“I was worried.”

I look at him. He’s looking me right in the eyes, more serious than I ever seen him. It makes me uncomfortable. Like I’m supposed to say something and I don’t know what.

I stare back and we just look at each other for a few seconds. I root around in my repertoire and come up with: “Dude, get over yourself. I’m the Mega. You never got to worry about me. I been on my own forever. I like it that way.” I flash him my trademark grin.

I get a faint smile in return. “Got the message, Mega. Loud and clear.” He turns around, walks back to the slab. He’s not moving smooth anymore. Some of those wires are back. I don’t like those wires. They look … I don’t know, grown up to me.

“Just saying, don’t worry about me. Stupid to worry about me. I can take care of myself.”

“Now I’m stupid.”

“I didn’t say you were stupid. I say it was stupid to worry about me.”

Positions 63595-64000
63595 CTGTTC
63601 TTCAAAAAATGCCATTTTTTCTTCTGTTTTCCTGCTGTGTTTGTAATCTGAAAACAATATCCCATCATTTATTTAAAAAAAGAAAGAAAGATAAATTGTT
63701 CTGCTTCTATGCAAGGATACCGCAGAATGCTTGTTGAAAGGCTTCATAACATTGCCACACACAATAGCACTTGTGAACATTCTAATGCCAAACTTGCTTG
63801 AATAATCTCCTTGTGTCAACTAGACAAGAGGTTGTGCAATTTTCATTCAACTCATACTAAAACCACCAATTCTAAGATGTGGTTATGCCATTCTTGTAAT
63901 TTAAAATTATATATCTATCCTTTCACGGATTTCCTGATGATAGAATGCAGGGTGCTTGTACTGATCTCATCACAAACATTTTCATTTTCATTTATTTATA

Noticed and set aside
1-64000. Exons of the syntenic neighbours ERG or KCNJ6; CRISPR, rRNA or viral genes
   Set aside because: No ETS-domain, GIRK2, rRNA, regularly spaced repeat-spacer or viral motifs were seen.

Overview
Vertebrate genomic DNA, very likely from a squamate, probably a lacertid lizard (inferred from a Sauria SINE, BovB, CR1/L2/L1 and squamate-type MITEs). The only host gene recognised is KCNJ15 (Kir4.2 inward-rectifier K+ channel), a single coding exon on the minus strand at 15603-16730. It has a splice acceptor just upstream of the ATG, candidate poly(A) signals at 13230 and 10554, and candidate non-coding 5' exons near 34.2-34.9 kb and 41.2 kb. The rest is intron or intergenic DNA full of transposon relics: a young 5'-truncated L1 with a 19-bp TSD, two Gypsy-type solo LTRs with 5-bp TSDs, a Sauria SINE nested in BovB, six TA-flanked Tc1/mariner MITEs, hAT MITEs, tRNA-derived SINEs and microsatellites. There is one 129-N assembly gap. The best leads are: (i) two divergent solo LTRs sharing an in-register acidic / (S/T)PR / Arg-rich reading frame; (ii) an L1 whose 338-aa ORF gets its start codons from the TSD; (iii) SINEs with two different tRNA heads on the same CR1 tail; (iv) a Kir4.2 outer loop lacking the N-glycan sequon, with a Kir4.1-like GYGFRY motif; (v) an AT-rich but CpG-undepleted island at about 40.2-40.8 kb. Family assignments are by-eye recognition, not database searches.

“And it—the act of worrying—isn’t to be confused with the person doing it.”

“Exactly. I’m the Mega, remember? I kick butt all over Dublin!” I don’t know what’s wrong with him. He’s not responding right to anything I’m saying!

“Ability to defend oneself has absolutely no bearing on or relevance to deportment or emotional comportment of others.”


“Don’t tell me what I can and can’t feel. If I feel like worrying about you, I buggering well will.”

“Dude, no need to get snippy.”

“I’m not snippy. I’m offended. You were gone nearly a month. Between dodging the psychotic jackass that stalks you day and night, analyzing evidence, and trying to save this city, I’ve been haunting every iced scene that pops up. Visiting them two and three times a day. Do you know why?”

“To collect more evidence?”

“I’ve been waiting for them to melt enough that I could see if you were in there. Dead. Never to be talking to me again.”

I stare at him. We never talk about stuff like this. It reeks of a cage to me. Like there’s one more person I’m supposed to check in with now. Like my life isn’t already owned by too many other folks. “I got my sword back now,” I say stiffly. “I’m not going to get iced.”